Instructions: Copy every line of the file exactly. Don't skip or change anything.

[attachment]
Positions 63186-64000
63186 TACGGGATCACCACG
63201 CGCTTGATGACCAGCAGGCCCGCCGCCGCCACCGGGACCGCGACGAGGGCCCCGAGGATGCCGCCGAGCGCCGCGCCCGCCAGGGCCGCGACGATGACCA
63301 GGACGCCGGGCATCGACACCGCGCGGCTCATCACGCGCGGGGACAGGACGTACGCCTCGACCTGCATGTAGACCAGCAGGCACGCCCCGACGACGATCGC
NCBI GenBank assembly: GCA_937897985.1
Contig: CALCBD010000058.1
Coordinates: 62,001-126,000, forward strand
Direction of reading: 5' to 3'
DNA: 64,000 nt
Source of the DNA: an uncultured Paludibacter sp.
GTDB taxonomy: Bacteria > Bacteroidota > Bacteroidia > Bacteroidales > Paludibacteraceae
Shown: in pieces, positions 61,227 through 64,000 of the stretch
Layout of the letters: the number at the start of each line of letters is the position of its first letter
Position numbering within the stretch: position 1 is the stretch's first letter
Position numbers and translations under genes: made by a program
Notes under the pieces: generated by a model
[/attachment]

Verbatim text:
Positions 63186-64000
63186 TACGGGATCACCACG
63201 CGCTTGATGACCAGCAGGCCCGCCGCCGCCACCGGGACCGCGACGAGGGCCCCGAGGATGCCGCCGAGCGCCGCGCCCGCCAGGGCCGCGACGATGACCA
63301 GGACGCCGGGCATCGACACCGCGCGGCTCATCACGCGCGGGGACAGGACGTACGCCTCGACCTGCATGTAGACCAGCAGGCACGCCCCGACGACGATCGC
NCBI GenBank assembly: GCA_937897985.1
Contig: CALCBD010000058.1
Coordinates: 62,001-126,000, forward strand
Direction of reading: 5' to 3'
DNA: 64,000 nt
Source of the DNA: an uncultured Paludibacter sp.
GTDB taxonomy: Bacteria > Bacteroidota > Bacteroidia > Bacteroidales > Paludibacteraceae
Shown: in pieces, positions 61,227 through 64,000 of the stretch
Layout of the letters: the number at the start of each line of letters is the position of its first letter
Position numbering within the stretch: position 1 is the stretch's first letter
Position numbers and translations under genes: made by a program
Notes under the pieces: generated by a model